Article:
Santa Clara County

Santa Clara County Main Jail Provides ‘Complaint' Boxes for Inmates

Efforts to improve the so-called grievance procedure for inmates comes after harsh criticism

It is now easier and presumably safer for inmates at California's Santa Clara County Main Jail to make complaints about the treatment by correctional officers and living conditions.

The Santa Clara County Sheriff's Department's efforts to improve the so-called grievance procedure for inmates comes after harsh criticism this weekend by the Blue Ribbon Commission.

More than 100 lockboxes with complaint forms were installed throughout the jail starting Saturday, allowing inmates to now drop in complaints and bypassing the officers who watch them.

Prior to Monday's change in the grievance procedure, all inmates were not only supposed to request the complaint forms from the so-called officers on duty, but also turn them into those officers even if that correctional deputy was the focus of the complaint.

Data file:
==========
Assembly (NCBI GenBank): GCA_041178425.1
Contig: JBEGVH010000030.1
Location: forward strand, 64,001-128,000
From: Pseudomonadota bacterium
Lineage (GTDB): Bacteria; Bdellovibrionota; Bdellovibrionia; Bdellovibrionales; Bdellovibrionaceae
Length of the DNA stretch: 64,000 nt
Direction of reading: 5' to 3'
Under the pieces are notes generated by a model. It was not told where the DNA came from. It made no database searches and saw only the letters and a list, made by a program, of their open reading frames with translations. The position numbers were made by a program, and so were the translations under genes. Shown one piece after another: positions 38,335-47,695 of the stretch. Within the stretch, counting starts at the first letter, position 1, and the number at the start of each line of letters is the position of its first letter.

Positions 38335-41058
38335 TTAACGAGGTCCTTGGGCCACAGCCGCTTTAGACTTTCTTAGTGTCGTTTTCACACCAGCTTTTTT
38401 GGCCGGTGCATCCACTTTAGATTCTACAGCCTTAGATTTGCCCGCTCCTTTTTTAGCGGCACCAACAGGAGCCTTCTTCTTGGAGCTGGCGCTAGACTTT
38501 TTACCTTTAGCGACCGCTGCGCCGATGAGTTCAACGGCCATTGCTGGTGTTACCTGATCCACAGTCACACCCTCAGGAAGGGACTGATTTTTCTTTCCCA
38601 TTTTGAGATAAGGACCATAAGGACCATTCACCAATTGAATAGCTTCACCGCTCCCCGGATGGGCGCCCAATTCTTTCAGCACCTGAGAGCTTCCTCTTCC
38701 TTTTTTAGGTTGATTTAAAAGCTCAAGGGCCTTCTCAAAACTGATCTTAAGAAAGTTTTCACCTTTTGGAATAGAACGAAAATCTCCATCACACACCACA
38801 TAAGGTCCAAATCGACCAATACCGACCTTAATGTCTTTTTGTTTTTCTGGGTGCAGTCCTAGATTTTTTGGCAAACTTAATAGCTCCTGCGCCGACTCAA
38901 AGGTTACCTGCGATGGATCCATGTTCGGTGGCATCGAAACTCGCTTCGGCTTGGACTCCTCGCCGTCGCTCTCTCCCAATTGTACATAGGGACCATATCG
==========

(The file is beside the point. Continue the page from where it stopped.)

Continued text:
"How can they do it anonymously without facing retaliation by somebody watching them do it?" Sheriff Laurie Smith said. "Well the sergeant will have it. The person that perhaps they're complaining about will not have the grievance and won't be the one who collects the grievance."

The sheriff insists the move is not a response to this weekend's Blue Ribbon Commission hearing. In the hearing, the commission attorneys reported after talking with 690 of the 944 inmates interviewed, the top complaint is that formal and even informal grievance procedures are "broken."

The attorneys also said the lack of confidence made it difficult to get inmates to complain about the complaint process.

Smith points out drop boxes were purchased months before the hearing, but acknowledges more can and should be done to address complaints.

"You find that most grievances really have to do with an issue they have internally in the jail, but they also do complain about staff on that," Smith said. "And so that's why we implemented this."

The sheriff also emphasized that inmates can still report emergencies to the internal affairs unit and the jail observer program. As NBC Bay Area previously reported, a group testifying before the Blue Ribbon Commission is calling for many other changes, including independent supervision of the jail.

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